Germany is one of the countries doing everything possible to end the use of fossil fuels. An addition to the list of their efforts and goals is a hydrogen powered train.
German and French engineering company Alstom have signed a deal that will see the latter building a series of hydrogen-powered trains that will go into service starting in 2021.
Alstom said it will build 14 emission-free trains, called Coradia iLint, with a range of 1,000 kilometers (621 miles) on one full hydrogen tank, and can reach a top speed of up to 140 km/h (87 mph).
“This day represents a real breakthrough in rail transportation and a big step change [sic] towards a clean mobility system,”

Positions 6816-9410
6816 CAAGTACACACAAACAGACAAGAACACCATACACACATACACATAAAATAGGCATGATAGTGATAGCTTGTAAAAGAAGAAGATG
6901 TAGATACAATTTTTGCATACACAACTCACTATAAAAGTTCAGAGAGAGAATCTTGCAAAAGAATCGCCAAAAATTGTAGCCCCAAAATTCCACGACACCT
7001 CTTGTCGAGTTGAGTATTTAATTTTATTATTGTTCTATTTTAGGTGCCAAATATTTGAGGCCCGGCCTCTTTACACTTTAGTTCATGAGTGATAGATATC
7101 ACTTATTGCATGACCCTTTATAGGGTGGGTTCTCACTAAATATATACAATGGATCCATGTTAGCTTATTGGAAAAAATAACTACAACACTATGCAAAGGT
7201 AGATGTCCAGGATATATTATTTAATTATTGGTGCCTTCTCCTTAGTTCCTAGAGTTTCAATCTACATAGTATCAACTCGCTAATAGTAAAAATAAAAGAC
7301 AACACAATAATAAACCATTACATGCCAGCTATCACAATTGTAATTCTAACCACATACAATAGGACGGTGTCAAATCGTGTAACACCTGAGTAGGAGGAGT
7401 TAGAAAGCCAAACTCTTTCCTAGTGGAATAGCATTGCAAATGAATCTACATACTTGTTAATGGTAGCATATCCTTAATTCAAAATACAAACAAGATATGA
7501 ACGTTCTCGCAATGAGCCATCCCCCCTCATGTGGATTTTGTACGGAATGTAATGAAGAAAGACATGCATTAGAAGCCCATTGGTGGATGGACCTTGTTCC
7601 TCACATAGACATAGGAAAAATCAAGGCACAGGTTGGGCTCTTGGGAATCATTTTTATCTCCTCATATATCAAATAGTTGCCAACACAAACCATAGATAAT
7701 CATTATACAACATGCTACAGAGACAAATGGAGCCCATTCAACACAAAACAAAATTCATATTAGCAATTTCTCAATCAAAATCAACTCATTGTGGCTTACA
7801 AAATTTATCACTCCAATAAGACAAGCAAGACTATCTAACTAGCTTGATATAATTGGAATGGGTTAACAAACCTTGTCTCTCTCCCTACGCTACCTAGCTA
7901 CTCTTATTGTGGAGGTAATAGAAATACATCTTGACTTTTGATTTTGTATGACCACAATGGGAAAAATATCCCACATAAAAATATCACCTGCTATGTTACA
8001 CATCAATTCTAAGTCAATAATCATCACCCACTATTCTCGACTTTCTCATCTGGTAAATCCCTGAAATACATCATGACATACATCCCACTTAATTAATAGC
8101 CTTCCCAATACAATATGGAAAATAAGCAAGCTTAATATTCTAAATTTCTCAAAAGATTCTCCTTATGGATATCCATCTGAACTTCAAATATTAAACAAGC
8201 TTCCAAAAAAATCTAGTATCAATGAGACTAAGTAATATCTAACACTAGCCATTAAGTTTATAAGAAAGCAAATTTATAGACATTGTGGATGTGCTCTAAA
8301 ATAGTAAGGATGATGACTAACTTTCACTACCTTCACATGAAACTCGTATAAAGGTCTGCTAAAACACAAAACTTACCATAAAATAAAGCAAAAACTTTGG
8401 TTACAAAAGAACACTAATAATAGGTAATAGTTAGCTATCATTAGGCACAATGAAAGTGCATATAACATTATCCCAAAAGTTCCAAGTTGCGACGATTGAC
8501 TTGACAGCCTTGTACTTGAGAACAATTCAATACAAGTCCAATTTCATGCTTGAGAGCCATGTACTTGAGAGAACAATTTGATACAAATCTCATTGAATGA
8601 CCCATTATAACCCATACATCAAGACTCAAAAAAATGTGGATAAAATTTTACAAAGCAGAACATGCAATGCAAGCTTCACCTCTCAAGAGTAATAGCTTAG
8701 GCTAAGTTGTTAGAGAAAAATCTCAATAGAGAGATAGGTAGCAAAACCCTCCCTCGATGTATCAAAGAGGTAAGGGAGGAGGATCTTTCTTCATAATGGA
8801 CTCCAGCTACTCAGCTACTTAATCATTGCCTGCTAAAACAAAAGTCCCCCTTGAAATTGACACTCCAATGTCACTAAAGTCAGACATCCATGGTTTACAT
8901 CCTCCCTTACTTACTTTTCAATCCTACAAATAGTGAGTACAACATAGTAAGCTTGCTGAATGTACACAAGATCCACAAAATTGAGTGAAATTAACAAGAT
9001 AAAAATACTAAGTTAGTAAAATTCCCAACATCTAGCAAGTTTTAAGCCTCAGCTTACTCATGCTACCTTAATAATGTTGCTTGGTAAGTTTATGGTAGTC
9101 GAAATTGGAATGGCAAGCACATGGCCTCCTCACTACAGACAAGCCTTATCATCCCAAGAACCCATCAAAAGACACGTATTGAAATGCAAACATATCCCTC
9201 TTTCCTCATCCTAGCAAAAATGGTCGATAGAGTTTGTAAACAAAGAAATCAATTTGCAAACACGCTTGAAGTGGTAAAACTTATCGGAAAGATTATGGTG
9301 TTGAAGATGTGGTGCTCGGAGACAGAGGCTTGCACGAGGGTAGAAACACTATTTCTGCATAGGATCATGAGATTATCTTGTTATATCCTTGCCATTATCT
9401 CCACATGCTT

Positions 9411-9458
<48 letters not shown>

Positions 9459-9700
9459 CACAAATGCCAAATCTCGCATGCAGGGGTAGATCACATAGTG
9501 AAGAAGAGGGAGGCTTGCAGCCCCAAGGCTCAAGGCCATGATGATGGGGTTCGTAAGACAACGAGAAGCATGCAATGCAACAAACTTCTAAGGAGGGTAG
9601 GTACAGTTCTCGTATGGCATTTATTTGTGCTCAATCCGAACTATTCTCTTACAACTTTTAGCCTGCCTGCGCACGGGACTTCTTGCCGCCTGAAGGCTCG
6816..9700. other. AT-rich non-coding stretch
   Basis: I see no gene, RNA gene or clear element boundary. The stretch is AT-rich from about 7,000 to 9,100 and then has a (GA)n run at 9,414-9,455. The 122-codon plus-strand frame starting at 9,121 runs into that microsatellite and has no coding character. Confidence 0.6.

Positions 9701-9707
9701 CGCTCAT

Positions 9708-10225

“For the first time worldwide, a hydrogen-fueled passenger regional train will replace diesel trains, generating zero emission with the same performance as a regular regional train and up to 1,000 km autonomy.”
– Gian Luca Erbacci, senior vice president for Europe at Alstom.
Hydrogen-powered vehicles, much like Toyota’s hydrogen trucks, only emit water vapors during operation, making them an incredibly eco-friendly alternative to diesel that won’t produce harmful emissions and worsen global warming. The move to make vehicles use hydrogen, would lead to a safer and cheaper source of energy.